5 Reasons NOT To Move To LinuxAugust 3, 2008
We have read thousands of outrageously stupid reasons why one should move to Linux, reasons like – Linux has GIMP so shift to a completely new platform! Off course there are some authors who really know what they are talking about and make compelling arguments about the FOSS movement and why one might contemplate a switch. However, I personally don’t find weight in most arguments and still prefer Windows and I guess will do so for years to come. So, lets list a few reasons why Linux is not worth the hassle.
- Too Many Choices:
When you are new to Linux the first question that you ask is which distro should I go for. There are gazillions of different distros of Linux, I don’t think even the Wiki entry on the same lists all the ones available. If that’s not all there are two different Window Managers – KDE & GNOME, each with its own fan-following. So basically when you are new to Linux the first problem is selecting a distro out of the millions – Fedeora, Ubuntu, Mint, SuSe, Slax, Debian, Slacware, Arch, Mandriva, Sabayon etc. etc. and then you select a Window manager of your choice.
The troubles don’t end here. If you were to choose, let’s say Ubuntu and you wanted to play mp3s out of the box, there will be some wise ass that would say, why did you go for Ubuntu you should have gone for Mint or Ubuntu Studio edition if music & video is your thing. Then there will be another smart ass who will say why did you choose GNOME, KDE is much better! I mean WTF!
The problem continues, if you were on GNOME & a friend on KDE, if you were to work on his computer, you would be dealing with a completely different GUI.
Also, depending on the distro & WM you choose, the packages for applications also differ. The applications for Ubuntu are not the same as that for Fedeora. If you were to use an application on Fedeora and only the Ubuntu version was available for simple installation, you will have to compile the application for Fedeora.
Too many choices, too little consistency.
- Community Based:
Some say its a good thing, but I find it a rather stupid thing. I need to join a community or search on the internet to find solutions for a problem. This has a major drawback. For one I need an internet connection, which we shall come to later. But, community based means, search for content where people have already faced a similar problem, then go through what they faced and what others suggested. Foolishly time consuming and utter time waste.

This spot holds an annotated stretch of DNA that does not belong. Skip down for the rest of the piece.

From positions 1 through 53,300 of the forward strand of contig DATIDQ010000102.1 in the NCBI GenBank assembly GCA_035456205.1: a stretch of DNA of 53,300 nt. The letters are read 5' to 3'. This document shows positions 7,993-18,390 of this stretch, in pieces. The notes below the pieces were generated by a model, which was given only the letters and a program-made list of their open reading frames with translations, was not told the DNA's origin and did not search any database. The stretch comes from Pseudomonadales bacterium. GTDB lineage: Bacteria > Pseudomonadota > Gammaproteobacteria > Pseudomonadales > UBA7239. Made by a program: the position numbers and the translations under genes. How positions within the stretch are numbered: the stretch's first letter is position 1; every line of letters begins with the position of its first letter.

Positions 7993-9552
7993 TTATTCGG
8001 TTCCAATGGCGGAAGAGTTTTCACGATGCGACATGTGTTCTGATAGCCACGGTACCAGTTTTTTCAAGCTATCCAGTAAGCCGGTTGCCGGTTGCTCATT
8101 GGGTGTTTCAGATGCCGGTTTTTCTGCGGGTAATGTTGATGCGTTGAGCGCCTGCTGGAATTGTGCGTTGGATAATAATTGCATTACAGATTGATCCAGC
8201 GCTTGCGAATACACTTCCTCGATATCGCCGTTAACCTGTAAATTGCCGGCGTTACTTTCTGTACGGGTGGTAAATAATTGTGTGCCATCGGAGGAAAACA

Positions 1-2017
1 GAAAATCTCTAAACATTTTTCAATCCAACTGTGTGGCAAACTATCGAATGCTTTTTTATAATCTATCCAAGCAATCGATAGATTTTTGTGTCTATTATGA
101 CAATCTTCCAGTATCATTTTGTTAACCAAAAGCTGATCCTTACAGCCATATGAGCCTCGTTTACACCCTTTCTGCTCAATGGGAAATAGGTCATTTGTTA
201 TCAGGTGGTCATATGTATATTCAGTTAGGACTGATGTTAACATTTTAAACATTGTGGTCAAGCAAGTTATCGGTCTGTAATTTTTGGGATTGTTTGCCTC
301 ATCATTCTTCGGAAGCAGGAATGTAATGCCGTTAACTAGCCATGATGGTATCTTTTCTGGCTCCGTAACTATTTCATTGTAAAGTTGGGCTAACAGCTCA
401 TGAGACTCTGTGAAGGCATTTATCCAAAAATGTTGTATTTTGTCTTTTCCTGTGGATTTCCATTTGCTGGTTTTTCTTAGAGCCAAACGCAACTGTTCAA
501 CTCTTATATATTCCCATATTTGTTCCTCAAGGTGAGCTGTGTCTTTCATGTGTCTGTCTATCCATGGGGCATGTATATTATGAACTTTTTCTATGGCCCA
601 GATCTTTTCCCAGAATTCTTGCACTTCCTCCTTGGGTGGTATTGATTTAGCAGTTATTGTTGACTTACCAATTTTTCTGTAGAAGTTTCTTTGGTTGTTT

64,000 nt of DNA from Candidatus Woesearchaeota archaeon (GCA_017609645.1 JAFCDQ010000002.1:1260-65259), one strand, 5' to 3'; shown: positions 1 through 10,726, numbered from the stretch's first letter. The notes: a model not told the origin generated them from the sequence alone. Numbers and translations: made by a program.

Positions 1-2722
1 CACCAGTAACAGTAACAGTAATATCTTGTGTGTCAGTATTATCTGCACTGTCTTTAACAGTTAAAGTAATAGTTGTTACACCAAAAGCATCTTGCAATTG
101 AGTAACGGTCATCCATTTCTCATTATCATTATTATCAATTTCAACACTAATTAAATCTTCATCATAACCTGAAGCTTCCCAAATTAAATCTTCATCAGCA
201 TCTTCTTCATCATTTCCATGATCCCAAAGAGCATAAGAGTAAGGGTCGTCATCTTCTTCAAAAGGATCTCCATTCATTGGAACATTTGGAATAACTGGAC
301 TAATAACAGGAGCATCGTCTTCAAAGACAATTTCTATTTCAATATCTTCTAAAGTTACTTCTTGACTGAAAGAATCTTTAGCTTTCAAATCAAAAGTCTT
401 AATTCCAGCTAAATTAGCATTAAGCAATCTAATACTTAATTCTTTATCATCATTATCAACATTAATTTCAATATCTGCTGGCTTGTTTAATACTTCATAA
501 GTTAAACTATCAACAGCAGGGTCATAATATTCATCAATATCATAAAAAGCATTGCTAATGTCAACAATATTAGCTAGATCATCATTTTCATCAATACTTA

If you were not able to find or comprehend the so-called solutions you found, you start your own thread and wait for someone to reply. Wait for sometime and you get a reply, it worked, lucky you, if it didn’t, wait again, wait some more and the wait continues till some community expert helps you out.
- Drivers & Incompatibility:
On the outset, I am not blaming the Linux devs for this, but like it or not this is a huge hinderance for Linux and will continue to be. One can’t run half his hardware because the distro either doesn’t come with bundled drivers or the driver disc does not contain Linux drivers. Here you are at the mercy of the hardware vendor whether they have Linux support or not. Even if you were to get the drivers, rest assured the path won’t be as easy. Again if you weren’t to get the drivers you need to go back to the communities. Quite a few times you will find the drivers for another distro and then compile.
Then there are the software incompatibility issues. You will have to search for an application that suits you and does what you want. It also does not support the world’s largest online media distributor – iTunes. Content bought from iTunes such as movies will not work under Linux as Linux does not support DRMed content.
- Internet Connection Must:
Linux has this repository system, where it collates most of the applications available for that distro and you can download them. You will need to download a lot of stuff as most of the applications are dependent on some library or another which your Linux distro will not be bundled with. Point 2 & 3 also depend on this. So if you don’t have a working Internet connection, forget support – for you and your hardware.
- New Environment/Still CLI:
This is a huge issue, 7 out of 10 people who buy a computer or upgrade aren’t actually looking for learning but want the damn thing to work. KDE or GNOME, Fedeora or Ubuntu, they are equally alien to most users and you will have to learn to adjust, learn to adapt to the community way of getting support, learn to compile applications, learn to use CLI commands. Unfortunately, Linux distros still heavily depend on the CLI interface for doing most things, though some may argue it gives more control, it isn’t exactly what one considers user-friendly. Arbitrary commands for mounting disks, retarded commands to install drivers and compile software. Now, why does one need to do all this?
The hardwre requirements of Aero and that of Compiz are left for another post.